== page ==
A mock trial at Southwest Junior High School is testing what students have learned about the criminal justice system.
Bruce Dickson wants to be a professional baseball player when he grows up.
Based on the exhibition he put on Wednesday during a mock trial in his ninth-grade social studies class, he would make a terrific lawyer. Even his teacher joked that she'd hire him.
How did the Southwest Junior High student explain how he's become so absorbed in his role as a defense attorney?
"I just like arguing," the 15-year-old said.
At times, his desire to plant doubt in jurors' minds can be overwhelming. After Wednesday's session of the mock trial, Judge Erin Harmon warned him, "Bruce, no more of that `Say yes' stuff to the witnesses."
Erin has her hands full keeping Bruce in line and overseeing a courtroom for about 40 minutes. But she runs a tight ship.
When teacher Sue Hack asked students what role they'd like to assume in the mock trial, Erin had no trouble deciding. Her grandfather, Kenneth Harmon, was a judge for more than 30 years in Leavenworth.
"I wanted to see what it was like to be in my grandpa's spot," said Erin, 15, who wore her grandfather's robe.
And she's enjoying it, even it if means reining in Bruce's exuberance every once in awhile.
"I just yell at him in front of everybody," said Erin, whose father, police Lt. Kevin Harmon watched the mock trial on Wednesday.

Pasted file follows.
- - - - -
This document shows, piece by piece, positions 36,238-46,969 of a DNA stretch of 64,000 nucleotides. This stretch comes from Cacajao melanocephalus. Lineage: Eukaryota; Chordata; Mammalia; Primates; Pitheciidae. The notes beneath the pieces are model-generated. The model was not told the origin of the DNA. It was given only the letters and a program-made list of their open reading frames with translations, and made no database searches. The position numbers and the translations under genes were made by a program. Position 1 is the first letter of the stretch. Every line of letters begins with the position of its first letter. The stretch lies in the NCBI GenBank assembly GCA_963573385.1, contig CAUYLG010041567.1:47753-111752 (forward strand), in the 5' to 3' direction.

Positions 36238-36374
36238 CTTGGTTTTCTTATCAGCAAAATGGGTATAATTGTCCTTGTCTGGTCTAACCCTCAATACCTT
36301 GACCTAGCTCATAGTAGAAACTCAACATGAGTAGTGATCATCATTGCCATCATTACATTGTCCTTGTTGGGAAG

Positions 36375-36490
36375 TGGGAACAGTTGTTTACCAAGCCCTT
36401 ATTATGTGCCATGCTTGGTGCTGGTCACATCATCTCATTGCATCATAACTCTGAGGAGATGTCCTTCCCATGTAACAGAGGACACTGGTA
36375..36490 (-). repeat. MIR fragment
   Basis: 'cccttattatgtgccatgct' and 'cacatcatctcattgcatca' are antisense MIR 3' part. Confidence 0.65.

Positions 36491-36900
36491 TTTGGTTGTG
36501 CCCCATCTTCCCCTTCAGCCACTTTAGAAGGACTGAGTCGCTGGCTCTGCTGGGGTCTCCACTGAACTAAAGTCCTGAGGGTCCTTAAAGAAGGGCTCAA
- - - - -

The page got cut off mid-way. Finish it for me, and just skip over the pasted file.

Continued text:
The trial is the culmination of about three weeks of study of the criminal justice system. The students learned about the players in the courtroom, and now they're getting to put their study into practice.
"It is interesting to watch them ask questions and think on their feet for the next direction they need to go," said Hack, who's staged mock trials for about seven years.
Last week, Hack provided attorneys and witnesses with information packets. Jurors watched "12 Angry Men." The trial that Erin presided over centered on a young man who was charged with burglarizing a school and stealing audio-visual equipment and food.
"It was pretty tough to prepare for," Bruce said. "It took a lot of time."
Hack expects the trial to go to the 30-student jury today. Their decision likely won't be unanimous, she said. The majority will rule in this case.
"I'm really very proud of the seriousness they're showing," she said, "and how they're participating."